Pregnant women face many choices concerning health practices that will affect their babies and themselves. One of the more modern considerations is umbilical cord blood banking.
What is Cord-Blood Banking?
Blood from the umbilical cord (the tissue which carries nutrition to the fetus in the womb) can be collected and stored. This particular kind of blood holds within it stem cells, which are invaluable in combating diseases whose treatments involve stem cell transplants – leukemia, lymphoma, aplastic anemia, sickle cell disease, immunodeficiency as well as others.
Where is it stored?
There are two types of storage centers for cord blood. There are public banks, which collect the blood both for patients in need as well as for research purposes. The banks usually do not charge for their services. The blood they collect is collected anonymously and given away as a service to the very sick. Any donation you give to this type of bank will not be traceable in the event that you or a family member needs it in the future.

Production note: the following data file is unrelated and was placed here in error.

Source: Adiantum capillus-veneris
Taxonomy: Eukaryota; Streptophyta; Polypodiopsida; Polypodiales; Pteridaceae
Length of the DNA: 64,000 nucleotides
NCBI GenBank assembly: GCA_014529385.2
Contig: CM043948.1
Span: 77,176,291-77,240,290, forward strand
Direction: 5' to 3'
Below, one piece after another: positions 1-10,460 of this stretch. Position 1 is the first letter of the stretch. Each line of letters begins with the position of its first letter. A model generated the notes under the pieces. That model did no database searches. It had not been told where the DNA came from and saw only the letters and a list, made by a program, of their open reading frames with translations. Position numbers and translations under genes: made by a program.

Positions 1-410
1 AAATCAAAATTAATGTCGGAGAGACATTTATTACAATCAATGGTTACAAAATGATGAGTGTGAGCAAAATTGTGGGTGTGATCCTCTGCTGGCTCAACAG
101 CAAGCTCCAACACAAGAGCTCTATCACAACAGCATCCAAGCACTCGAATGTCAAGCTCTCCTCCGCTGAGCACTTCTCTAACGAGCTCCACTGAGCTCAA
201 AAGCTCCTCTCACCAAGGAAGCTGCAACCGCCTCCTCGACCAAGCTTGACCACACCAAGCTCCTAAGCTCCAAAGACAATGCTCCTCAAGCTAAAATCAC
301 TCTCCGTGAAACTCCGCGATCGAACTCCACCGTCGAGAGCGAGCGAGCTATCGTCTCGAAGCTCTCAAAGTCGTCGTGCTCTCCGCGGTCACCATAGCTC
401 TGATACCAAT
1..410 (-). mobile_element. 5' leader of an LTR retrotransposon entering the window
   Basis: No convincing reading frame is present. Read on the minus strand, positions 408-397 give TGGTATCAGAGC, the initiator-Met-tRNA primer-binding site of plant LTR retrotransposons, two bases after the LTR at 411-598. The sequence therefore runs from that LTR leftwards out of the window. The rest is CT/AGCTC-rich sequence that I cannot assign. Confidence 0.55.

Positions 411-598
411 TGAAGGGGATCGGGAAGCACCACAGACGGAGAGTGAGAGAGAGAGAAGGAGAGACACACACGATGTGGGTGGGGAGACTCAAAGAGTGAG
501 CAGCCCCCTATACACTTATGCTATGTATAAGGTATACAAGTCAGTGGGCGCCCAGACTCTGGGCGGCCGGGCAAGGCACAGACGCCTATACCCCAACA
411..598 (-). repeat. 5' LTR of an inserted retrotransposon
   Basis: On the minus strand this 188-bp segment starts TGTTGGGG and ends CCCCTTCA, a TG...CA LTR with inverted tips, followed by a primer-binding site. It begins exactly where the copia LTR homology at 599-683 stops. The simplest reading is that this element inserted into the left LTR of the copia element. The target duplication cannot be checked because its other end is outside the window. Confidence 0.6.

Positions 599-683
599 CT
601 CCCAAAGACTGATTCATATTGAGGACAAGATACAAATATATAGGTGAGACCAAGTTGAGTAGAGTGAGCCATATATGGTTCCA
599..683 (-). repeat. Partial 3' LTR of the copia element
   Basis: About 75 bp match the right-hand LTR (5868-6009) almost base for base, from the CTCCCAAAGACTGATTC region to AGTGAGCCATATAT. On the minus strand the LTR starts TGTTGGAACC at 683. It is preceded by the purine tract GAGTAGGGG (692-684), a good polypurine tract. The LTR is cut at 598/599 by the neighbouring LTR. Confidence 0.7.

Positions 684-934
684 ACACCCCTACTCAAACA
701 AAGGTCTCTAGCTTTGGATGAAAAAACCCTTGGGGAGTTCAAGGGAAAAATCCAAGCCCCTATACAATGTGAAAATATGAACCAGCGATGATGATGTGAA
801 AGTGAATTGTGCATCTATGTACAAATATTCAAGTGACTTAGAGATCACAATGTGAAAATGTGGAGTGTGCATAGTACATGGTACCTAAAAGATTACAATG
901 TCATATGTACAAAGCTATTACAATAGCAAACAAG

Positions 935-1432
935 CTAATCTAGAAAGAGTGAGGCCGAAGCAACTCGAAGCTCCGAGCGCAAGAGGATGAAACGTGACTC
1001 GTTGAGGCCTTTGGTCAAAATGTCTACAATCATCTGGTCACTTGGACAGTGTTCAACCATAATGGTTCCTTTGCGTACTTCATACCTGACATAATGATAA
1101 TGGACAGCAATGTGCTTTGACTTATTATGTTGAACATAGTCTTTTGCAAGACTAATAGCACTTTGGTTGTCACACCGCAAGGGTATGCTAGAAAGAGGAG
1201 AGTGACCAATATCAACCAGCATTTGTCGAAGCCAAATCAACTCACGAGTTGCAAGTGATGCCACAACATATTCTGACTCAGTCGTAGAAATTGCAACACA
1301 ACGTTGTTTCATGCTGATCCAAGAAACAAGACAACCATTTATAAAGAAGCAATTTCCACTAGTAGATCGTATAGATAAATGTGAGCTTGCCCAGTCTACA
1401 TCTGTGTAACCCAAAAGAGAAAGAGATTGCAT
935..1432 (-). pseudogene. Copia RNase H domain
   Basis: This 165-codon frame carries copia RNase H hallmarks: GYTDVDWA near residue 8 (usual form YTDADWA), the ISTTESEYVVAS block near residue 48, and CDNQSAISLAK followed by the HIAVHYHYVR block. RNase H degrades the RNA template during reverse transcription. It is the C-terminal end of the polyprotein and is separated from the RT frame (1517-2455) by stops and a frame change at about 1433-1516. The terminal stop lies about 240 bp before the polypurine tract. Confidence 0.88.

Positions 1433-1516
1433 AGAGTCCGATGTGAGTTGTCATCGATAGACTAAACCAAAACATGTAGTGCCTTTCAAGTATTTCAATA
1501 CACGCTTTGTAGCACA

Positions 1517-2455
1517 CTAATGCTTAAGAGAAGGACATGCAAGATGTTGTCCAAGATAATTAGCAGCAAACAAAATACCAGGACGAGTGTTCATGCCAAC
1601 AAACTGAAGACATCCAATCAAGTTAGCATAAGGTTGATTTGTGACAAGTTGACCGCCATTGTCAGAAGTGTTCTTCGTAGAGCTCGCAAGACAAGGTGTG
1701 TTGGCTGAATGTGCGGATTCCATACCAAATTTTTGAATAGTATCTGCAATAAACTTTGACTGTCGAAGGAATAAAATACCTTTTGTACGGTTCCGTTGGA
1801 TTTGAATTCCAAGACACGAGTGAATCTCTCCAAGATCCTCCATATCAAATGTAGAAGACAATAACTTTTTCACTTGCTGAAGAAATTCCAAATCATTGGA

Private cord blood banks, on the other hand, store blood for private clients, for use at their discretion. This service comes with a fee – but can be priceless for a family that has a medical history of disease.
Cord blood banks fall under the regulation of the U.S. Food and Drug Administration (FDA).